Coping with Morning Sickness

Nausea and vomiting are awful but common side effects of pregnancy, affecting around 70-80% of pregnant people.

While it’s often called ‘morning sickness’, pregnancy nausea can actually occur at any time of the day and unfortunately for some people, it’s seemingly constant. The queasy feeling has been likened to a constant hangover, with many mothers never actually being sick, some vomiting occasionally, and others vomiting more regularly. Like most things pregnancy-related, morning sickness affects everyone differently.

Morning sickness is typically worse during the first trimester, easing for most pregnant people at around 12-16 weeks.

 

Tips for coping with morning sickness

  • Eat smaller meals more frequently – some people find that hunger makes their sickness worse.
  • Get plenty of rest.
  • Stay hydrated – take sips of water, lemonade or ginger ale if that makes you feel better.
  • Suck on an ice block or ice cubes.
  • Have a plain biscuit or dry cracker before you get up in the morning.
  • Avoid smelling or eating foods that trigger your nausea – you’ll soon work out what foods make you sick so you can steer clear of them.
  • Ginger can help calm nausea or an upset stomach – try ginger tea, ginger ale, non-alcoholic ginger beer, ginger chews, or ginger biscuits.
  • Get some fresh air and go for a gentle walk.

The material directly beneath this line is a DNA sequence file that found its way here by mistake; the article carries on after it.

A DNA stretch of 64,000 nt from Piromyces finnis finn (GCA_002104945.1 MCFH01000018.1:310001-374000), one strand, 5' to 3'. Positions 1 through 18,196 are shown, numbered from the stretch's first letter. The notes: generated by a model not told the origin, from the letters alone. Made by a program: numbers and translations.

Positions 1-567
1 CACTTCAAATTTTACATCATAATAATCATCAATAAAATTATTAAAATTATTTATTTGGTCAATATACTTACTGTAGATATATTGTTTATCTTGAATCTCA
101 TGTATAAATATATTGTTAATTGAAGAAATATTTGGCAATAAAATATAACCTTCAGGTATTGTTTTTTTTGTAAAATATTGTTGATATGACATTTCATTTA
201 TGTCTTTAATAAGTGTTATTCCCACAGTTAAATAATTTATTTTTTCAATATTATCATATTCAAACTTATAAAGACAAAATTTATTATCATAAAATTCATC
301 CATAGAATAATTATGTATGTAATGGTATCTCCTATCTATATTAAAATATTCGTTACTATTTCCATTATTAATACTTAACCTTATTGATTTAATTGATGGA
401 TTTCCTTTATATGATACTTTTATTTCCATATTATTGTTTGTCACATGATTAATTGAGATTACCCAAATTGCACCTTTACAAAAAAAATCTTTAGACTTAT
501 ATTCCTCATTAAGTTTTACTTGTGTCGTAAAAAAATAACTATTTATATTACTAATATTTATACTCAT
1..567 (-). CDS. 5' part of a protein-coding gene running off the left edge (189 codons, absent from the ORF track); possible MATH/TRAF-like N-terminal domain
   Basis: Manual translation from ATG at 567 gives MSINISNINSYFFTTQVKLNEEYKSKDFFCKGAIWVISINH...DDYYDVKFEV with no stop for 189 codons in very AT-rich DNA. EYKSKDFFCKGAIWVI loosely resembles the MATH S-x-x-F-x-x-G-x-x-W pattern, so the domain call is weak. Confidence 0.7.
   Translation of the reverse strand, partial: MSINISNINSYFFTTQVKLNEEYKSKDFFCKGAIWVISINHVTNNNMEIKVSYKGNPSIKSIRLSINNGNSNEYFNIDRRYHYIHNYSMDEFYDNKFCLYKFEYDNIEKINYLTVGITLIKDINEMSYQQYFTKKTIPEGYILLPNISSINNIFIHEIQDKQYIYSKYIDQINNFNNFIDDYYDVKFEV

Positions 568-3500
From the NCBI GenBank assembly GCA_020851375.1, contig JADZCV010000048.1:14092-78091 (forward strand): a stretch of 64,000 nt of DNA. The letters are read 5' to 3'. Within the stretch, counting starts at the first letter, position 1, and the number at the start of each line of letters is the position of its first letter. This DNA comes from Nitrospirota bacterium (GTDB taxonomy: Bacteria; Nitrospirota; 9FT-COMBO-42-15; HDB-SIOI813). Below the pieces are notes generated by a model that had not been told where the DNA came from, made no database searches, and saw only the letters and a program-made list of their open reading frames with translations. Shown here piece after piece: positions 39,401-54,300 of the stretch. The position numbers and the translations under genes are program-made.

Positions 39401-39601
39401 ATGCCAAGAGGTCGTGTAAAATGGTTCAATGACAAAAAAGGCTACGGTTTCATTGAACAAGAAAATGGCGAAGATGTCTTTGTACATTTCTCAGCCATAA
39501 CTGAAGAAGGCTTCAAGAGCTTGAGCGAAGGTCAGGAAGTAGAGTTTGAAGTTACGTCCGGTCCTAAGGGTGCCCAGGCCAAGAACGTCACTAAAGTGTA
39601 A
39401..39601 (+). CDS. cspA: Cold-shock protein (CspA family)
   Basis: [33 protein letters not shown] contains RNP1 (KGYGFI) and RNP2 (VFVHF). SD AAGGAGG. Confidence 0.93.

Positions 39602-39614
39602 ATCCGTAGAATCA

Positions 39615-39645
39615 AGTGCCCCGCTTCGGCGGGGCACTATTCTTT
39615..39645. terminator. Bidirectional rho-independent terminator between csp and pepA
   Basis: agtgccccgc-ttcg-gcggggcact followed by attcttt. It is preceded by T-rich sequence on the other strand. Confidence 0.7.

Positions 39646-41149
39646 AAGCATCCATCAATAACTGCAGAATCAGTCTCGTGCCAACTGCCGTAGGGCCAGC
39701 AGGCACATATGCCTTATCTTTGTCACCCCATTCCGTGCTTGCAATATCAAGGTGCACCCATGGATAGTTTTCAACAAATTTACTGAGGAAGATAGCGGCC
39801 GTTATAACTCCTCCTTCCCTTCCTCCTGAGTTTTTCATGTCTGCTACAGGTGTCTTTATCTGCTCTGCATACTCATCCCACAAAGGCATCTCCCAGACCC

• Some pregnant people find acupuncture or acupressure bands beneficial.
  • Peppermint is regarded as a helpful remedy for alleviating nausea, either by chewing gum, sucking on mints, or when using the essential oil for aromatherapy.

Even if you are unable to eat, it’s important to keep drinking water.

Hyperemesis Gravidarum

Around 2% of pregnant people will experience a condition called hyperemesis gravidarum (HG) which is much more severe than typical morning sickness. Someone with HG may vomit multiple times a day. Symptoms may ease halfway through pregnancy or not until the baby is born.

Morning sickness can’t harm your pēpi but if you are feeling weak, dizzy, faint when you get up, are losing weight, not passing urine frequently, or experiencing excessive vomiting and unable to keep down food or water, then contact your doctor or midwife. There is a chance you could become dehydrated or malnourished. Your LMC can provide treatment options for controlling nausea and vomiting to ensure you are staying hydrated and getting adequate nutrition.

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